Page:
- Security – Cyberattack on credit union systems or networks: The credit union has no appetite (risk-averse) for threats to its assets arising from external malicious attacks. To address this risk, the credit union aims for strong internal control processes and the development of robust technology solutions.
- Ongoing Development – The implementation of new technologies creates new opportunities, but also new risks. The credit union has a low appetite for IT system-related incidents which are generated by poor change management practices.
Credit unions face a range of risks reflecting their charter and responsibilities to their members. These areas of risk include deposit-taking, lending, investment, the security of information, financial stability and day-to-day operational activities. Risk appetite and risk tolerance are also dynamic, and will change over time in response to different drivers, which is why a common definition of risk tolerance is important for providing a shared starting point and terminology. Ultimately, the goal of a documented risk tolerance statement is to help ensure that all critical business decisions align with your credit union’s strategies, mission, vision and values, and delivers strong value to your members.
The key to long-term success is remaining relevant in the marketplace. The future success of a credit union starts with your members. As new business applications roll out, members are demanding simple-to-use, trustworthy products and services that put them first. In simple terms:
- Your members expect your credit union to keep their information accurate and secure.
- Your members expect your credit union to ensure their information is available 24/7.
- Your members expect your credit union to offer services on all types of computers, smartphones and other devices.
In addition to defining your credit union’s operational risk appetite, educating your staff on how to use risk appetite guidance is critical to effectively delivering products and services to your members. Understanding your credit union’s tolerance for risk will help to make sure that as you deliver new products, they will meet all of your member, regulatory and operational expectations.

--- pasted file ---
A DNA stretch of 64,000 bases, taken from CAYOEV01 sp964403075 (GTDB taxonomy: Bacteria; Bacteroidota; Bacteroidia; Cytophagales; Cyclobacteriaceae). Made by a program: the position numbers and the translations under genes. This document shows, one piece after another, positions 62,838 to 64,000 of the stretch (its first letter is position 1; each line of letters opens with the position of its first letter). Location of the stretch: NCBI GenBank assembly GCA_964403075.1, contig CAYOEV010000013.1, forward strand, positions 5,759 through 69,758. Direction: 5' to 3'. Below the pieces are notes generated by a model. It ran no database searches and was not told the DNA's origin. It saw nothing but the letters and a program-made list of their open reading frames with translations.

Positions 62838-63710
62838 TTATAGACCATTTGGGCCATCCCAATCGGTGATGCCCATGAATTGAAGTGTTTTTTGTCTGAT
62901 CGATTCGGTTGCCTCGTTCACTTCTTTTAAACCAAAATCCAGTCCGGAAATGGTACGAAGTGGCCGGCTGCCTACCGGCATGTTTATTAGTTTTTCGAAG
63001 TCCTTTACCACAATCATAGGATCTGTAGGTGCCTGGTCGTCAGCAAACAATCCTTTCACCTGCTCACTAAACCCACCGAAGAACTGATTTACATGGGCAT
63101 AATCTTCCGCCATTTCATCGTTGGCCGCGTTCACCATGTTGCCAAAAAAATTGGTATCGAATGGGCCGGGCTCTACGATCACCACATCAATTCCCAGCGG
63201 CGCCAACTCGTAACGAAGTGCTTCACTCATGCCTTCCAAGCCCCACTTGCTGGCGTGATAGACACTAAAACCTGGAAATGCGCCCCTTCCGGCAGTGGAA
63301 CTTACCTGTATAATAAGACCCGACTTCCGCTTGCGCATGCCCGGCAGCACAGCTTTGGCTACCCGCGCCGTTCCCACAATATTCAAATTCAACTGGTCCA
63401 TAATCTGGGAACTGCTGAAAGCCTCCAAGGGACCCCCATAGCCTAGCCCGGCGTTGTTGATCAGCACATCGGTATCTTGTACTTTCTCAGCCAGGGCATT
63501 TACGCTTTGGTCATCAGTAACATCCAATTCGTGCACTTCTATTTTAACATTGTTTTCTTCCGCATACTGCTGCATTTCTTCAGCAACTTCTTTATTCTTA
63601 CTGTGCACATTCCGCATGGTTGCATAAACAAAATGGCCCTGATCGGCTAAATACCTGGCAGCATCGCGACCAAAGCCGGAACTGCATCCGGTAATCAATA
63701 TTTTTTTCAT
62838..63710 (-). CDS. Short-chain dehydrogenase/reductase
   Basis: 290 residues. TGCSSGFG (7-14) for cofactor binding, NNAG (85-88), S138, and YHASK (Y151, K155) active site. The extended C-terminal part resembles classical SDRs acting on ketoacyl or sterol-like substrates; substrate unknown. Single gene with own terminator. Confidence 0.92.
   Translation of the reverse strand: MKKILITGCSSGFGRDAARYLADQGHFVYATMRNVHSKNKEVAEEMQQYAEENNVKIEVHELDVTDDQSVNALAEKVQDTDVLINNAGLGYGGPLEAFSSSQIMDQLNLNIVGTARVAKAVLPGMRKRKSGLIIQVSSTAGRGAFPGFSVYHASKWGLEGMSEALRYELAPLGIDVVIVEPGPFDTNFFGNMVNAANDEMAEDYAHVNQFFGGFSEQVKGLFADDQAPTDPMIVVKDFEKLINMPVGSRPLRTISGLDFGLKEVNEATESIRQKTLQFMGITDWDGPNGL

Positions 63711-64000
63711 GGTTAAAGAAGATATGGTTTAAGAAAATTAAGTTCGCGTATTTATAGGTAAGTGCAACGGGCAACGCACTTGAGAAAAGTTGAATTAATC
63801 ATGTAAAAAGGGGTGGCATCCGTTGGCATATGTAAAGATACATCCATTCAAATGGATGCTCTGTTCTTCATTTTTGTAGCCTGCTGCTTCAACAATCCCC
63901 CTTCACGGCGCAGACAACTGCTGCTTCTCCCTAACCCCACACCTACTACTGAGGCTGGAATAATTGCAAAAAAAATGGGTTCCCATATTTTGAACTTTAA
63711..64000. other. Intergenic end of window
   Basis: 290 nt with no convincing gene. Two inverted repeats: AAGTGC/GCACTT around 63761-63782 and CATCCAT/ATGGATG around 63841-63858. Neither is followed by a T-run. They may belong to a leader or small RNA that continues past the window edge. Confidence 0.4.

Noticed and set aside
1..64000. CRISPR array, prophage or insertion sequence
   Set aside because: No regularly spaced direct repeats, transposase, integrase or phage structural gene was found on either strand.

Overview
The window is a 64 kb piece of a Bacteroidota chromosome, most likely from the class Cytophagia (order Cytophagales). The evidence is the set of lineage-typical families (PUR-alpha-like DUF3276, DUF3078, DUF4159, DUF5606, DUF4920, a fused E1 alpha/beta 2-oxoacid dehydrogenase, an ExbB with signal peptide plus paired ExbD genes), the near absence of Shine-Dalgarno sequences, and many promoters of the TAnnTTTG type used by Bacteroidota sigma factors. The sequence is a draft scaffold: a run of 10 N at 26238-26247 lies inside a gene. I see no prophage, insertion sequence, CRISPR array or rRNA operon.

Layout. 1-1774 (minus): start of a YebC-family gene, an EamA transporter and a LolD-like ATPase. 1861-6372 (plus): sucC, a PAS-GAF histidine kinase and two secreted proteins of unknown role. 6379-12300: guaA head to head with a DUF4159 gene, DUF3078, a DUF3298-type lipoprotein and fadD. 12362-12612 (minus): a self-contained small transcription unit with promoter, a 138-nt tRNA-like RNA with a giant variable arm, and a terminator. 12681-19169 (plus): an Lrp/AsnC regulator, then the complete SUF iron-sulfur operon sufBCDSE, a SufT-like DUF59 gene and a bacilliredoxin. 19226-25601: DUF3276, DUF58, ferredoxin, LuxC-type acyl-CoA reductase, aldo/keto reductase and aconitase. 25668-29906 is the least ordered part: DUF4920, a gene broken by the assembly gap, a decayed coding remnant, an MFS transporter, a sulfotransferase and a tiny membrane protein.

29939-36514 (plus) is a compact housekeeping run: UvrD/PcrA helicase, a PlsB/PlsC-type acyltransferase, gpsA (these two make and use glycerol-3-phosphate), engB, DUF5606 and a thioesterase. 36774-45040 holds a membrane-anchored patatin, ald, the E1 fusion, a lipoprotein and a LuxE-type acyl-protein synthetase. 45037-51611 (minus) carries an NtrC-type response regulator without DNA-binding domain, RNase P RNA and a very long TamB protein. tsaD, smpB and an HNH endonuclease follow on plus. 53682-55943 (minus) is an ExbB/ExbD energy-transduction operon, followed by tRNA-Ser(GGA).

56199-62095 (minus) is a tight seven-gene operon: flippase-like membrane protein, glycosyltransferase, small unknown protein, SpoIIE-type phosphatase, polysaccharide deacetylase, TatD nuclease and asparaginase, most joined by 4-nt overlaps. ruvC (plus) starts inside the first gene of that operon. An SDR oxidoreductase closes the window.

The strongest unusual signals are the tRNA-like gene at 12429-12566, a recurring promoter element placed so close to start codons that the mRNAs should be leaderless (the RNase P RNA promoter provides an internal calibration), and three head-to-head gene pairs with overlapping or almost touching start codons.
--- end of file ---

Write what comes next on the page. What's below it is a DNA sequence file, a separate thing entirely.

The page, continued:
Gene Fredriksen is a co-founder and current executive director of the National Credit Union ISAO and the principal cybersecurity consultant with PureIT CUSO. He has previously held the positions of CISO for PSCU, Global CISO for Tyco International, principal consultant for security and risk management strategies for Burton Group, vice president of technology risk management and chief security officer for Raymond James Financial, and information security manager for American Family Insurance.
Fredriksen served as the chair of the security and risk assessment steering committee for BITS, and also served on the R&D committee for the financial services sector steering committee of the Department of Homeland Security. He also served as an advisor on various cybersecurity steering committees for the administrations of George W. Bush, Bill Clinton and Donald Trump, assisting in the preparation of the president’s Cybersecurity Position Paper.